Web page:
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This month I’ve been thinking about advertising, non-conscious influences on our behaviour and Design Thinking… I’ve noticed too that the MRS are running a course on Design Thinking if you want to learn even more.
Design Thinking is an approach to concept development that follows some key business principles:
  • Understand human experience in order to build good design ideas (which puts research back at the heart of the process, hurrah!)
  • Understand and identify business constraints before you build solutions (constraints = creativity)
  • Prototype ideas with consumers and build on failure: fail quickly, fail often in order to succeed…
If you want a guide about how to do Design Thinking, you can't do better than The Designing for Growth Field Book by Ledirka, Ogilvie and Brozenske. This book gives you a toolkit for ‘doing’ design thinking and I’m sure lots of businesses will find it really useful.
The Anatomy of Humbug by Paul Feldwick is my book of the month, maybe even the year. It offers an historical perspective on how thinking about advertising has evolved over the years as well as different models for looking at what advertising is. Feldwick’s historical perspective is great at challenging the ‘rules’ about advertising that we unknowingly sign up to. For example I’d always thought that good advertising needed a single minded proposition. I’d just assumed that was pretty much a fact. But not necessarily – it’s a position on advertising developed by one ad man to support his agency’s approach to advertising.

Feldwick’s six different ways to think about advertising are:
  1. Advertising as Salesmanship (think how Direct Mail works, it employs this a lot.)
  2. Advertising as Seduction (this idea is about the magic and creativity of advertising – so seductive it compels you to ‘want’)
  3. Advertising as Salience (helping the brand to cut through, knowing = buying)
  4. Advertising as Social Connection (brands can have  conversations with us about who we want to be… this builds from the idea that ‘everything is communication’ I found this fascinating.)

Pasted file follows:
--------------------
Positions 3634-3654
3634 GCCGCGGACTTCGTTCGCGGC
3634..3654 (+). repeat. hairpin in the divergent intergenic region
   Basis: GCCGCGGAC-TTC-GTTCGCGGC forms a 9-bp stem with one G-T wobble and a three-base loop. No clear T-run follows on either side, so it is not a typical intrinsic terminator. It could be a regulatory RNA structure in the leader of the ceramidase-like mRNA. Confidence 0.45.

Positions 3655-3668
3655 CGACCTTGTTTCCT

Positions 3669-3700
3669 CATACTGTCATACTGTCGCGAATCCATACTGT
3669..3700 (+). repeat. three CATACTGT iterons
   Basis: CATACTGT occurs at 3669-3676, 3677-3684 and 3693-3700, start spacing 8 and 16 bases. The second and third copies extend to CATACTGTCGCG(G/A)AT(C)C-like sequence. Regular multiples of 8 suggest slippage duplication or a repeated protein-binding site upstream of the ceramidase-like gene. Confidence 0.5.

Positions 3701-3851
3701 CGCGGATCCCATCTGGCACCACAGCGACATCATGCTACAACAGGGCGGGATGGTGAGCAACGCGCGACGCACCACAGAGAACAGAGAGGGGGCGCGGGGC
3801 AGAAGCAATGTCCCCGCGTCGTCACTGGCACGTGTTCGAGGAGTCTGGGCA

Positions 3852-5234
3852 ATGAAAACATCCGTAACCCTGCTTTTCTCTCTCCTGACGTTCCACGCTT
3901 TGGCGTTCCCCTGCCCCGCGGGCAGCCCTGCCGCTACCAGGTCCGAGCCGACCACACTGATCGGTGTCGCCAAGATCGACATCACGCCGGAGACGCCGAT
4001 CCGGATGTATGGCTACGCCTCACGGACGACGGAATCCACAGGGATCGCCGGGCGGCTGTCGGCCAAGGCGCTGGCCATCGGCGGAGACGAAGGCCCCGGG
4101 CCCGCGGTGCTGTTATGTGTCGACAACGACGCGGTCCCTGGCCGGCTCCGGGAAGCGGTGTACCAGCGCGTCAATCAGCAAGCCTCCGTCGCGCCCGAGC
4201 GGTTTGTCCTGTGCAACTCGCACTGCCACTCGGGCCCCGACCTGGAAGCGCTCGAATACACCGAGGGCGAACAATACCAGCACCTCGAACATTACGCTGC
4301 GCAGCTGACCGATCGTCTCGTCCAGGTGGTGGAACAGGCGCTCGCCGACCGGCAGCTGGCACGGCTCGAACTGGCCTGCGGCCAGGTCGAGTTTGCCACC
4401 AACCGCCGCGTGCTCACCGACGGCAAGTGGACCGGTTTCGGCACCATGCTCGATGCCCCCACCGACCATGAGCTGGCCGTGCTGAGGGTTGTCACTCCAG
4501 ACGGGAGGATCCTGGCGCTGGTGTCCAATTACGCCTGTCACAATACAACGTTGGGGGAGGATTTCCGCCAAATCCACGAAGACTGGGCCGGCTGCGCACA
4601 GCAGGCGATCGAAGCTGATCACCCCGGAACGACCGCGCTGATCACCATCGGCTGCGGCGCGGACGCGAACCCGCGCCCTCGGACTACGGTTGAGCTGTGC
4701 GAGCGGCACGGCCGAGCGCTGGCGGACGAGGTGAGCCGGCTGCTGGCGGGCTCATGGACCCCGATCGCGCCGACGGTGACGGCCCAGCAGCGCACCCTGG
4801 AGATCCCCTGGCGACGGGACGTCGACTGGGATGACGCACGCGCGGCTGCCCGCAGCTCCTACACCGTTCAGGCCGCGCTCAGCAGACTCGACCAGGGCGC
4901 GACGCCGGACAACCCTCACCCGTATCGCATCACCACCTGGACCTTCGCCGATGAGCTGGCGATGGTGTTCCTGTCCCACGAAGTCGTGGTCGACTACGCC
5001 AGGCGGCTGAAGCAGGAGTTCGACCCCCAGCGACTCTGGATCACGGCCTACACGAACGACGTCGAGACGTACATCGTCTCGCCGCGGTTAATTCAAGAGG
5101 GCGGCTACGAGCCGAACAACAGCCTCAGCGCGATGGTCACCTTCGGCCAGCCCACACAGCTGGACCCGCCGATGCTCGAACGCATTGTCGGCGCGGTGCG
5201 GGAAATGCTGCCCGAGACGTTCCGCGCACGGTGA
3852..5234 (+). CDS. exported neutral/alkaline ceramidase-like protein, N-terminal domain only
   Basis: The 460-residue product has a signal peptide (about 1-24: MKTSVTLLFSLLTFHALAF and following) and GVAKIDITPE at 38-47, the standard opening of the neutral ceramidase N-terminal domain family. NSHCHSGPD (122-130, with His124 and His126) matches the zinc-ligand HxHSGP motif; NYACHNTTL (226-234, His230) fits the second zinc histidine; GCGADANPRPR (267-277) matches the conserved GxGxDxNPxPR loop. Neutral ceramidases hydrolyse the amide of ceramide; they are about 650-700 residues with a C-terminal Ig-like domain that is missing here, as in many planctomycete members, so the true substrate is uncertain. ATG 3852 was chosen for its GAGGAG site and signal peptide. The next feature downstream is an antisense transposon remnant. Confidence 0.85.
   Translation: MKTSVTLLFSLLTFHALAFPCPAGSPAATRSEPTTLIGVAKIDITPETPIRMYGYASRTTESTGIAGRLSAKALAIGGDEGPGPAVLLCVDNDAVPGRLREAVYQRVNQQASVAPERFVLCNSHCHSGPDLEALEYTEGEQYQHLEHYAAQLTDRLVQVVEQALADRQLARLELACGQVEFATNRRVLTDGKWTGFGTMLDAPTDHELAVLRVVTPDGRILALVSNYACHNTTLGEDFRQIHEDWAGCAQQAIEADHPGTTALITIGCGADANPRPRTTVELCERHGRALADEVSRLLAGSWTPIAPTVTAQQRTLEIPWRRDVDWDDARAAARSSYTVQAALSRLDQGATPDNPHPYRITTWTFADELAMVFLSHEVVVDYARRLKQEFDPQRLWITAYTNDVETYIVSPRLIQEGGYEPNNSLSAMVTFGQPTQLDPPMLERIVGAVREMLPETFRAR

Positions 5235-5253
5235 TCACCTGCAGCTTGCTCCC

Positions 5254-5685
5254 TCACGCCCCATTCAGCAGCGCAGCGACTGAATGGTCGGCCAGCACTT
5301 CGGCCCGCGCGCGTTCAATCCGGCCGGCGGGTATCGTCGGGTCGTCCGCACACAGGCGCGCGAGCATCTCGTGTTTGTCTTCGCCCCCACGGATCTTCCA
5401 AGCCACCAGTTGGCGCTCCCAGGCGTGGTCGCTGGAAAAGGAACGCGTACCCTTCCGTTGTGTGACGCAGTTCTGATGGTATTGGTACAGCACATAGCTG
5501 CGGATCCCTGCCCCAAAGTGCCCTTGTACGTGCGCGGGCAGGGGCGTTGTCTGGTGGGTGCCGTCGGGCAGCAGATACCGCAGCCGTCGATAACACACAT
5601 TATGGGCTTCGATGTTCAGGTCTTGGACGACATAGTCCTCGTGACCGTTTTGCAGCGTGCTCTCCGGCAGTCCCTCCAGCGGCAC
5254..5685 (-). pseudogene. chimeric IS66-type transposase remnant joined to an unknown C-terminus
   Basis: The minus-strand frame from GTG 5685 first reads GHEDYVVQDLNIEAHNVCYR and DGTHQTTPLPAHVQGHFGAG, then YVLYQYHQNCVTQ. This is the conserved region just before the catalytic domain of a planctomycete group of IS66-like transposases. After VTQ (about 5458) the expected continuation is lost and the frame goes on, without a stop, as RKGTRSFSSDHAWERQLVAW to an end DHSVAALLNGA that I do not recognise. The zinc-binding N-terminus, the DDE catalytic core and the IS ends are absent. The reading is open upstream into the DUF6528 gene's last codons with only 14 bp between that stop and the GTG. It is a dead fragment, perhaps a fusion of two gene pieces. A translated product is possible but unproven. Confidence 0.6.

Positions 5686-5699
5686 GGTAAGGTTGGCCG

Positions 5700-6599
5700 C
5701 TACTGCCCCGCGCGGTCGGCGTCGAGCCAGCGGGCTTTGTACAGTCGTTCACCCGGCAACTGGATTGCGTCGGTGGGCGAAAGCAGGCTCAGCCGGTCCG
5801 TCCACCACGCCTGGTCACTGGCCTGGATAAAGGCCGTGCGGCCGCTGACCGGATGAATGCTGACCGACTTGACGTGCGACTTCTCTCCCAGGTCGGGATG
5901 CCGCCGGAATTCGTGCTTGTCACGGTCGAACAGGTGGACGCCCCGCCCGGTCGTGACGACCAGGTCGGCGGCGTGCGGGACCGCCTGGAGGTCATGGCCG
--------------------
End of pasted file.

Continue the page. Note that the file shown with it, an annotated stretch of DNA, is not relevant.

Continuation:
5. Advertising as Spin… advertising can create a new shared reality, helping people reframe their understanding/ relationship with a brand/ service.
  6. Advertising as Showbiz (bringing ‘humbug’ into our lives, making us feel, react, amazing us.)
Read on if you want to get some perspective on advertising – this really is a good book.

The Rational Animal by Kendrick and Griskevecius is definitely worth looking at – but I left the book feeling sceptical that their arguments were too simplistic/ incomplete.  They are social anthropologists who aim to explain the non-conscious (irrational) motivations that drive our behaviours. Here are some of their key arguments:

Our Seven Sub-selves
Our brains evolved (when we were primitive beings) to cope with different challenges – like dealing with disease, needing to pro-create, gain and maintain status within the group (in order to survive and prosper) and so on. 

There are, K&G argue seven sub-selves designed to help us with evolutionary challenges they are:
  1. Evading physical harm
  2. Avoiding disease
  3. Making friends
  4. Gaining status
  5. Attracting a mate
  6. Keeping that mate
  7. Caring for family
Kendrick & Griskevecious’ position is that these different selves within us can be primed or triggered, and our behaviours will change according to which one of our sub-selves is in the driving seat. Our disease avoidance self is highly cautious, and rejects new experiences, new tastes, new people (these all put us at risk of disease). If, however we (particularly men) are in ‘attracting a mate’ mode, we are more likely to be more adventurous and risk-taking. 

Some of the experiments they have done to support/ develop their thinking feel compelling. My problem with them is that their arguments seem to assume we are all married, heterosexual and with children. They may have made their book simple in order to be accessible, but they didn’t tackle ‘difference’ which left me frustrated. 

However, I did really buy the priming different selves argument, and the whole book reminded me of another interesting read: Who am I by Steven Reis – he identifies 16 drivers that affect our behaviour/ personality… and his arguments are, perhaps, more flexible because he believes we all have different personality characteristics.
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